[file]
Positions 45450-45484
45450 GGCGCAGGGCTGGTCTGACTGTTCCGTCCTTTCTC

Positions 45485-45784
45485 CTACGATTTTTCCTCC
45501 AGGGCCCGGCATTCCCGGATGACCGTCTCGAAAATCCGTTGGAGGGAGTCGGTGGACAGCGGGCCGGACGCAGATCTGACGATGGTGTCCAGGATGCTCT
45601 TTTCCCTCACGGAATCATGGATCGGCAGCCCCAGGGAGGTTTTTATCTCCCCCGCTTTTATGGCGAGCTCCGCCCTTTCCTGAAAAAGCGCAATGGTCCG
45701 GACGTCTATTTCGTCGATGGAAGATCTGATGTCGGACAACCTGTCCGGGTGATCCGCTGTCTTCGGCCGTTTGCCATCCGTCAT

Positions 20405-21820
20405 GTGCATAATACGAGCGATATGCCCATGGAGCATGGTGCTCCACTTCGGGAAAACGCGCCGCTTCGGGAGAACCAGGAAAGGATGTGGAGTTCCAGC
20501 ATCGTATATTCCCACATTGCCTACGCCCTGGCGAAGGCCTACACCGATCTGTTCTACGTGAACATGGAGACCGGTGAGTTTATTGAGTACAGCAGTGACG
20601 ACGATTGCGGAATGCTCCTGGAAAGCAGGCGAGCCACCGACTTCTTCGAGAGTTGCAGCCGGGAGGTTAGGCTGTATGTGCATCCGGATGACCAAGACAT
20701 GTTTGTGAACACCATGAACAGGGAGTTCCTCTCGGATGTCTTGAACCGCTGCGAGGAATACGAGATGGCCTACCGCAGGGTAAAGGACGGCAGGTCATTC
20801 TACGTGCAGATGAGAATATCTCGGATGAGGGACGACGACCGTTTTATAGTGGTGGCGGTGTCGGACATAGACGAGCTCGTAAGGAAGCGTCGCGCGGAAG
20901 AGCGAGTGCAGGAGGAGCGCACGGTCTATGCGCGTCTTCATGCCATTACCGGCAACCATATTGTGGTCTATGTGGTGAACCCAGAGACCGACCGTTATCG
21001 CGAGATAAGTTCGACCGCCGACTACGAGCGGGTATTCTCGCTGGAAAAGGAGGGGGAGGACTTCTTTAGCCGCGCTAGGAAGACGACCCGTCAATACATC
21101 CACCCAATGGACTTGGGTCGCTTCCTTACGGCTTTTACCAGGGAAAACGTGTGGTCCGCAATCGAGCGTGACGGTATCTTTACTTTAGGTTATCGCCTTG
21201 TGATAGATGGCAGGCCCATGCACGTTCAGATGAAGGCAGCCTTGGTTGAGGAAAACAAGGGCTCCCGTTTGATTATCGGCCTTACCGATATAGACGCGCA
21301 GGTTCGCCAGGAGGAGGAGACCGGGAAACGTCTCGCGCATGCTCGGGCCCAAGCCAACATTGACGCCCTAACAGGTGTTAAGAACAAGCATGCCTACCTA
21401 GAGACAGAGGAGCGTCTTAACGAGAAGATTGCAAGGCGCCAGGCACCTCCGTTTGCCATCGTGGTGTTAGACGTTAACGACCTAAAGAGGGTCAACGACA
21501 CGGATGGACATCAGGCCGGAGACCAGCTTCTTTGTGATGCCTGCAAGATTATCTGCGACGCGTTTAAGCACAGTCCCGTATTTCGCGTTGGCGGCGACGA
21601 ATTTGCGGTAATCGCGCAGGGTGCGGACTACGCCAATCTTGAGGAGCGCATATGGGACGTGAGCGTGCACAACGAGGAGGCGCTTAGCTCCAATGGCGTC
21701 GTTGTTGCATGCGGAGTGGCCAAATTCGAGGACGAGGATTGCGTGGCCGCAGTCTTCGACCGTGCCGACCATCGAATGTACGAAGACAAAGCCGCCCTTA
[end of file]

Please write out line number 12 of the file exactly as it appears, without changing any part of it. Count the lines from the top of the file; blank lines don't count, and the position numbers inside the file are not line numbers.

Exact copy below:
20701 GTTTGTGAACACCATGAACAGGGAGTTCCTCTCGGATGTCTTGAACCGCTGCGAGGAATACGAGATGGCCTACCGCAGGGTAAAGGACGGCAGGTCATTC